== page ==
From education to employment

Auto-enrolment – is FE ready?

On 1 October 2012 radical changes to workplace pensions came into force. Employers will now be required to enrol eligible jobholders into a pension scheme as well as making minimum contributions each year. But does this affect FE Colleges given that most members of staff are in a final salary pension scheme?  What are the consequences?

A 10-year process triggered by the Turner Commission in 2002 aimed at the reform of the national pension system came into force on 1 October 2012 to establish a universal basic state pension. The Pensions Act 2008 now requires all employers to automatically enrol eligible workers in a pension scheme under the supervision of a Pension Regulator and with the possibility of managing the scheme through NEST, the National Employment Savings Trust.

The automatic enrolment scheme is to be implemented in different stages, starting with larger employers. For those employing more than 250 workers, the deadline for the application of the scheme is 1 February 2014, for those employing between 50 and 249 is 1 April 2015 and for those with less than 50 jobholders the deadline is 1 April 2017.

For the purpose of the Act, the definition of jobholder is intended to be very broad and to cover both permanent and temporary workers, and agency workers. A jobholder will be eligible for the new scheme if an employee or a worker is working in the UK under a contract, is aged at least 22 and has not reached state pension age. A jobholder shall also exceed the earnings trigger, currently set at £8,105 for the current fiscal year, and shall not be already an active member of an employer’s qualifying scheme.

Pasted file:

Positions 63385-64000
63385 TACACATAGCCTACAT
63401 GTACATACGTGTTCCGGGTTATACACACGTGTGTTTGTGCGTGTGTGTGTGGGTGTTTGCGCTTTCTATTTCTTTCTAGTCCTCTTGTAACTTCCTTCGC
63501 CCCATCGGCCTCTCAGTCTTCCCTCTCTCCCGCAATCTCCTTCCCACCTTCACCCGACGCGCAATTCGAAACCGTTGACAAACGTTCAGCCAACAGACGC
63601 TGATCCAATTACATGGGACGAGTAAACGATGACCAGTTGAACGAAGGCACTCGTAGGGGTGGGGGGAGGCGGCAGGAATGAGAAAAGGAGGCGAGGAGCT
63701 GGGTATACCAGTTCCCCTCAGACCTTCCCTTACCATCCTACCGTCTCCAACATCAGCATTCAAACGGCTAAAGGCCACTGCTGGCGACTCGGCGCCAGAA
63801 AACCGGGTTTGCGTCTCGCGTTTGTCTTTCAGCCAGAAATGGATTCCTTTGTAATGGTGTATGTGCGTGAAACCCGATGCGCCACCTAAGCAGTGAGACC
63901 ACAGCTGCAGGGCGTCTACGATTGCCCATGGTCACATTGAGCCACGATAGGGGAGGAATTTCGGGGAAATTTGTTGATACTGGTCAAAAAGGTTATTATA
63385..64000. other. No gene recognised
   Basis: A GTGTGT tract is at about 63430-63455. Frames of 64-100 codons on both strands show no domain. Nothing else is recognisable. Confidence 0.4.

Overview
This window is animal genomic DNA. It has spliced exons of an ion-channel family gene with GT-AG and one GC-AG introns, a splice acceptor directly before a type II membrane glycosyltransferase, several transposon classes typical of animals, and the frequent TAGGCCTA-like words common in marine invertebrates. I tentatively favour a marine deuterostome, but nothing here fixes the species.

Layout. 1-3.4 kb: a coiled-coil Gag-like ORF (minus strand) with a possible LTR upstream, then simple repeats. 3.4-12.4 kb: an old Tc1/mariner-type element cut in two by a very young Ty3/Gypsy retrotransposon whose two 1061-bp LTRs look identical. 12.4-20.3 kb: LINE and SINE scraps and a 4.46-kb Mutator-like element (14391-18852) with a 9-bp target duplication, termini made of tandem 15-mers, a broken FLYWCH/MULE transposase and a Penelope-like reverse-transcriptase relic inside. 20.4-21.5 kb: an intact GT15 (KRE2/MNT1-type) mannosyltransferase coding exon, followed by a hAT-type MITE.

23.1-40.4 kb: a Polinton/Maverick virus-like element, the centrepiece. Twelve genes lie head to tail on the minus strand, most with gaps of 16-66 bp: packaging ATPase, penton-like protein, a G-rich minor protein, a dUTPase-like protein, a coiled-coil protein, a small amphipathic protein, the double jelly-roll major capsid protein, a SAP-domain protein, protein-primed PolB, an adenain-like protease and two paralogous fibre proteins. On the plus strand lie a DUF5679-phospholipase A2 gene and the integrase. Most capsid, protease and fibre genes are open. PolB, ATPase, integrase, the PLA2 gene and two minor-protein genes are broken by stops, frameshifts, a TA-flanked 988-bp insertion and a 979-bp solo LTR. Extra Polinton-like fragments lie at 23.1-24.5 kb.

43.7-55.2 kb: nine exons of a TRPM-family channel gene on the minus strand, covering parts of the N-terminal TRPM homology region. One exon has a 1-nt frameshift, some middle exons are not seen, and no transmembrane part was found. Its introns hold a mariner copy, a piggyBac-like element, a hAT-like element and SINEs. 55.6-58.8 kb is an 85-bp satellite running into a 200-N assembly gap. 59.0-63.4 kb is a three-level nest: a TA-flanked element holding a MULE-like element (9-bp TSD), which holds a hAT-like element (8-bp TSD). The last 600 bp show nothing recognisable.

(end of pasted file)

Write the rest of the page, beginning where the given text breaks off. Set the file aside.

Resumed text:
An eligible jobholder will have to be automatically enrolled to the scheme by the employer from the moment they meet the qualifying requirements, including prospective jobholders and excluding those that are already active members of the employer’s qualifying scheme. The Pensions Act 2011 relaxed the terms of this regulation delaying this requirement for up to three months, provided that notice is given to the job holder.

A jobholder will have a right to opt out of the automatic enrolment scheme and the right to opt back in. These rights can be exercised only once within a 12-month period and provided notice is given to the employer. This procedure does not apply to eligible jobholders who are already active members of a qualifying scheme as they will be required to follow the applicable scheme’s procedure.

Non-eligible jobholders can nonetheless opt-in for an automatic enrolment scheme if they are aged above 16 or below 74 and have qualifying earnings above the earnings trigger. A worker within the same group but earning less than the qualifying earning threshold, currently set at £5,564 for the fiscal year, will be an entitled worker and can opt in for a registered pension scheme. This does not have to be an automatic enrolment scheme, meaning that an entitled worker will not have a statutory right to opt out once he has joined the scheme.